Next, you need to efficiently create the content. During that process, there are lots of small, messy, subjective and sometimes imperfect decisions that your writers, subject matter experts and editors make when they’re sitting at their keyboard. 

Each of those decisions, take your content in a different direction and deliver different outcomes along the buyer’s (or customer’s) journey. However regardless of those decisions, it’s a given that your content is rarely created once – it’s an iterative process, where changes happen before, during and after that initial surge of creation.  

Therefore, your authors and editors need to be supported with flexible authoring tools. Those tools need to provide them with:

Content flexibility and accessibility 

To help maximize your content investment, it needs to be consumed by as many people as possible – no matter their needs. That means built-in accessibility. Given that it’s become a legal requirement (not a nice to have), you can no longer risk your team being unprepared or your content being non-compliant. 

At the bare minimum, content needs to have good contrast for readability, large icons and texts, and keyboard navigation. Better still, having an advanced accessibility checker built into your CMS makes sure your content:

  • Is compliant with company requirements
  • Is compliant with local laws
  • Is compliant with WCAG and ARIA standards
  • Points out accessibility issues
  • Highlights missing alt text
  • Automatically fixes the issue or suggests remedial options, before publishing.

Then there are those international content projects. Here, a built-in multilingual spell checker is a must-have for your authors and editors. It needs to cut down on your publishing errors by:

  • Automatically activating when someone types in the editor
  • Spell checking in multiple languages (plus medical terms) 
  • Letting you build a custom dictionary of words (including your company’s name) that’s globally accessible across your organization.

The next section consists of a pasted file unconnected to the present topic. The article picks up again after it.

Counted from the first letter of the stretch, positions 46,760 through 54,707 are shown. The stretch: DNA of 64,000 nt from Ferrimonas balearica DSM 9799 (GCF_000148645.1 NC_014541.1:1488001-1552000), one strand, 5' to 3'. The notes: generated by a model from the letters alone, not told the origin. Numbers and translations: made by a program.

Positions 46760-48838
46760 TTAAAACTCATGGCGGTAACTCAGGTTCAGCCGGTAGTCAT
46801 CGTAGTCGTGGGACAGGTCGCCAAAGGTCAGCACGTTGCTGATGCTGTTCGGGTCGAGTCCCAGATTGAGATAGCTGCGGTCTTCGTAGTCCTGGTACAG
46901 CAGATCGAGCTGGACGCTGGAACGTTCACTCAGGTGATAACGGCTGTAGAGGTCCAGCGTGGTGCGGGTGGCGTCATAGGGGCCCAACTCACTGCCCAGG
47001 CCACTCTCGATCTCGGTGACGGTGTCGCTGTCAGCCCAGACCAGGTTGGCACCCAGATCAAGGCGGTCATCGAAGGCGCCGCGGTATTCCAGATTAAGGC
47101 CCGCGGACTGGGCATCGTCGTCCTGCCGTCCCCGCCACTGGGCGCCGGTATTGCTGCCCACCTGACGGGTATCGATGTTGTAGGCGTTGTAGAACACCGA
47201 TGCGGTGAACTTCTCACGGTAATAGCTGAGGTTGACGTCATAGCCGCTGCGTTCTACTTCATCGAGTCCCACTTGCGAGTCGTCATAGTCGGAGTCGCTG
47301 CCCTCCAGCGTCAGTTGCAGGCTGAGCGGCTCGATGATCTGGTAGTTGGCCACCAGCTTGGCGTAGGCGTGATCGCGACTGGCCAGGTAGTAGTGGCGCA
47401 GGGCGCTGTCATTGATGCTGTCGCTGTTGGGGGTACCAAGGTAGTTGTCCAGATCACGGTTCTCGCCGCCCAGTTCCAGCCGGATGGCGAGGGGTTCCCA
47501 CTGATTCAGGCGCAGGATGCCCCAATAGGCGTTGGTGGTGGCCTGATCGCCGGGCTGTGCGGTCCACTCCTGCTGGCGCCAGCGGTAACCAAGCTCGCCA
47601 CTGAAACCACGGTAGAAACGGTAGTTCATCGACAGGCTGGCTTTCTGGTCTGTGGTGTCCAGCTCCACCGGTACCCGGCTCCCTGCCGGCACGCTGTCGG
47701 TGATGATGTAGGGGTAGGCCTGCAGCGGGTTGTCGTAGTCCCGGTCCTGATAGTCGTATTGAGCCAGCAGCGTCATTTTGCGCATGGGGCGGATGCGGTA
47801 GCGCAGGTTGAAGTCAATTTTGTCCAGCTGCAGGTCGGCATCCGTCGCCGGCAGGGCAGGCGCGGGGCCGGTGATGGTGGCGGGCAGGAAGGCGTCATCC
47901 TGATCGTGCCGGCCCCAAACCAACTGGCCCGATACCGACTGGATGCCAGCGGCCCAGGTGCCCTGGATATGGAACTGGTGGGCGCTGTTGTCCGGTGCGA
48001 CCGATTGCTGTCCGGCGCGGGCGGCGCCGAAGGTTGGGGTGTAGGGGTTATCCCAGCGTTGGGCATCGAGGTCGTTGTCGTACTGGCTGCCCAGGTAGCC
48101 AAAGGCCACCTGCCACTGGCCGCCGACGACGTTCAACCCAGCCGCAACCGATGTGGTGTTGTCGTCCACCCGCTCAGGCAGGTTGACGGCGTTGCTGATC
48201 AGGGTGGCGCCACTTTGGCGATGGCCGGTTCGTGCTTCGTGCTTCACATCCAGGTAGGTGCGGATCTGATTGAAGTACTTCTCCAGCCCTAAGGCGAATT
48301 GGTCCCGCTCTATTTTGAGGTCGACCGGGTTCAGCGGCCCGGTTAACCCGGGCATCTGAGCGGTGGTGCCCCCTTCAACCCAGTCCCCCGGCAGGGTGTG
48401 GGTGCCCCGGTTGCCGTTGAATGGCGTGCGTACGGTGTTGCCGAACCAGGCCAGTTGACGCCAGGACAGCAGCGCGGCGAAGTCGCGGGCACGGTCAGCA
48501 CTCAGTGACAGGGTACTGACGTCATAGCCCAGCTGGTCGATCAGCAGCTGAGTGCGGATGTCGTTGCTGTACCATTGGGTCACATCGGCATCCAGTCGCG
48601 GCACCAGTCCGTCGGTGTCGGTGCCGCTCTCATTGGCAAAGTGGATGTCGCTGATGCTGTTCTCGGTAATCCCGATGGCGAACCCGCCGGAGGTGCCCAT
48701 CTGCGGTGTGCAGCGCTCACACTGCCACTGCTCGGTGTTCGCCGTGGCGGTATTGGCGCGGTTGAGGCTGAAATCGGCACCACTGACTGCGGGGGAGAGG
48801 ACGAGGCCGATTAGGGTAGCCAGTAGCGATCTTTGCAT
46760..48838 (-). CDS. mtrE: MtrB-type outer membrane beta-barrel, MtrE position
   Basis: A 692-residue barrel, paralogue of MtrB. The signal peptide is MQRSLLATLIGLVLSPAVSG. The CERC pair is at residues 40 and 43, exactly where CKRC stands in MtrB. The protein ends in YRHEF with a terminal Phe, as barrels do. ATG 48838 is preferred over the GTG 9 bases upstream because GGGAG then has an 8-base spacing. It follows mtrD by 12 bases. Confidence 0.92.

Extra features like these, help to speed your editorial workflow and improve the authoring experience for your subject matter experts.

Omnichannel content

This is where things can once again get messy. Our omnichannel world demands a lot more of every CMS, and the content it contains. There are so many devices and preferences, it’s no longer as easy as building great content to suit a customer journey that only occurs in a desktop web browser. 

In addition to that traditional website, the modern customer (or buyer) journey has multiple touchpoints that rely on different screen sizes, channels, platforms, form factors, integrations and media formats. So, your content needs to suit smartphones, wearables, IoT, signage, augmented reality… and the list goes on. 

Therefore, content needs to be structured so it can be distributed easily (without reworking or restructuring it) across all those places, in the right way at the right time.

Here, the editing and authoring experience is crucial. It needs to seamlessly integrate with your CMS (be it a headless, hybrid-headless or API-first one) so that it can reuse your content across every required channel. 

Omnichannel may mean more systems, more integrations, more development, and more management. But on the human side, it means developers and content editors collaborating more closely to ensure content is at the center of all your human and digital experiences.

What’s the future of content?

Sadly, there are no shortcuts to great content. 

However, its production is made so much easier with the right plan, tools and processes in place. Avoid taking a haphazard editorial approach that ill-fits your buyer’s journey, by instead taking a ‘content-first approach’... where your content is tailored and modeled for re-use.

So that it reaches the right person, at the right time, in the right place.

byDi Mace

Messaging strategist and copywriter whose passion lies in working with brands like Tiny, that have deep-seated values and embrace the power of their story. She gets a kick out of solving problems, loves learning new things and making stuff, every day. When she’s not thinking through clever copy lines or clarifying value propositions, she’s knitting amazing socks for everyone she knows.